Going to this retreat, on the one hand, we understood that we had to teach our guests something important and new for them. On the other hand, we remembered that we must be ready to learn from them. Through us, the Presence of God speaks in the words of John Main and St. Benedict – “Keep calm, repeat your mantra”, “Listen, come back.” But the guest who comes to us also comes as Christ, if we are ready to “receive”, “listen” and “look”.

The retreat had a main theme, “Return to the Depth”. Our refugee guests were not particularly competent in religious matters, so we chose the simplest and most universal way to talk about God – talking about the Depth, and moving from words to silence.

The route of the hike gradually climbed the mountain range, and as we made our way up, we alternated walking meditation with sitting meditation and the practice of silent concentration on the road. Kilometer after kilometer of the ascent cleared our heart and mind, making our group a space of unity – compact on the outside and infinite on the inside.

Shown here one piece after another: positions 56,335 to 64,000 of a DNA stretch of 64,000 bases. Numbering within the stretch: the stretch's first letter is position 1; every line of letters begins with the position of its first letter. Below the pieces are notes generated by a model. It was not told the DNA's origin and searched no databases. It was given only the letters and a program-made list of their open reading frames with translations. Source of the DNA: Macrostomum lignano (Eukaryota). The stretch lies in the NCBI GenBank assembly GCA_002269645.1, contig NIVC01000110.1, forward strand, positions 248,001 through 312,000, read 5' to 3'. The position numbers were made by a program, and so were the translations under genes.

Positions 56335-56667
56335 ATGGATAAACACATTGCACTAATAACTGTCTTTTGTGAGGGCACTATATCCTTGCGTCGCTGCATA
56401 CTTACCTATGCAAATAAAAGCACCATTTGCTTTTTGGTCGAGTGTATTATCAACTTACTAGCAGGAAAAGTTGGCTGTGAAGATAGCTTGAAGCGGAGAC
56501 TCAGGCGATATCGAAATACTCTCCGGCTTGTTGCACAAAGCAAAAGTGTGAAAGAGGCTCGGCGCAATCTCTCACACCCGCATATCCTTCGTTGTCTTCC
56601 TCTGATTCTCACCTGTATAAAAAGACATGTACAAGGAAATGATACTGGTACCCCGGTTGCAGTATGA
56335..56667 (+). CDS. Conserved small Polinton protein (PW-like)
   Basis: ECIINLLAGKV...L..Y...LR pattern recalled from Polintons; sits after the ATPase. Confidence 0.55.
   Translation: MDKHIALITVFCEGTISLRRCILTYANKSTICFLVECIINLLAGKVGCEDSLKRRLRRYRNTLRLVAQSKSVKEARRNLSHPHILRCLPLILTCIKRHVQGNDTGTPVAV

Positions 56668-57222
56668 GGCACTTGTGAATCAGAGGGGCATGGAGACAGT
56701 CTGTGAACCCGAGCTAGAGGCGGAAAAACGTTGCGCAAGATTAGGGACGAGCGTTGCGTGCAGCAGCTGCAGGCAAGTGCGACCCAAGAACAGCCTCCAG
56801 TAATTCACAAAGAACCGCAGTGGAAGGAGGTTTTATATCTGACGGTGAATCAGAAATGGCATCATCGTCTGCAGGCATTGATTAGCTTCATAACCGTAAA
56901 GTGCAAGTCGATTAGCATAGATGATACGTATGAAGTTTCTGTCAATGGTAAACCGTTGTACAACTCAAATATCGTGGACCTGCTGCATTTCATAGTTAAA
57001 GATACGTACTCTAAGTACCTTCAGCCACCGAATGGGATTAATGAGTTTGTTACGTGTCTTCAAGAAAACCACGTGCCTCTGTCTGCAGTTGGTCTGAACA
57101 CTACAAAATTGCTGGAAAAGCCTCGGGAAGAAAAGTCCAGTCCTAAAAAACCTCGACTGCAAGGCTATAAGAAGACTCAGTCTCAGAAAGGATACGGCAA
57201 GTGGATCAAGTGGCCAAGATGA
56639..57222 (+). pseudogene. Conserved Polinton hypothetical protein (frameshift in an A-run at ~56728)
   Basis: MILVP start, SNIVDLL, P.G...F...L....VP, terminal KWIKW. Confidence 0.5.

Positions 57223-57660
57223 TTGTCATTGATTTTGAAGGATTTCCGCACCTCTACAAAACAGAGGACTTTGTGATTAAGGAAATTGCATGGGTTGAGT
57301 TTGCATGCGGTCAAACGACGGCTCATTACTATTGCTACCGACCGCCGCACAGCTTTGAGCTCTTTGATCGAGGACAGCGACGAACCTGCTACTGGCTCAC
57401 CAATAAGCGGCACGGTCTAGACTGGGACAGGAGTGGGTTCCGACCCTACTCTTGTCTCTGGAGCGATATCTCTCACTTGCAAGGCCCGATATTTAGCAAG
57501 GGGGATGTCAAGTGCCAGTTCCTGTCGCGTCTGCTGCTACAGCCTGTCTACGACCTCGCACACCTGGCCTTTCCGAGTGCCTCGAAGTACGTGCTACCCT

Watching our refugee guests, it seemed to us that metamorphoses were taking place with them, which seemed to be an echo of the story of the Transfiguration of Jesus. Their faces brightened and filled with light – and the nature of the mountain range around us shone with the same light. The fear of anticipating missile strikes, the affective habit of checking the news on the smartphone every minute, the numbing memories – all these blocks of ice have dissolved, giving way to a unifying experience of silence, peace and simplicity.

We did another meditation hike for two refugees, a young couple from Kyiv, and this hike also taught us lessons about the importance of attention. A refugee girl who climbed the same mountain route with us was at first not overly impressed with the views. Her attention was captured by memories of the storming of Kyiv and worries about tomorrow. Already at the top of the mountain we meditated together sitting for 25 minutes. She later said that it was only after meditating on the mountaintop that she could truly see the mountains and forests that surrounded us.

Then, when we went down the mountain and went to the station to wait for a train to Lviv, we met with a family of refugees from Nikolaev. Having got acquainted with them, we offered them the help of our fund and took their coordinates. After a couple of days, we sent them several boxes of food, medicine, and clothes for the children. Later, one of these refugees, a mother of two, wrote to us that this help of our Community was an important experience for her in meeting the Divine Presence. She said, “I had never thought about God before and didn’t have much faith. But when I suddenly met you at the station and received help, I realized that God exists.”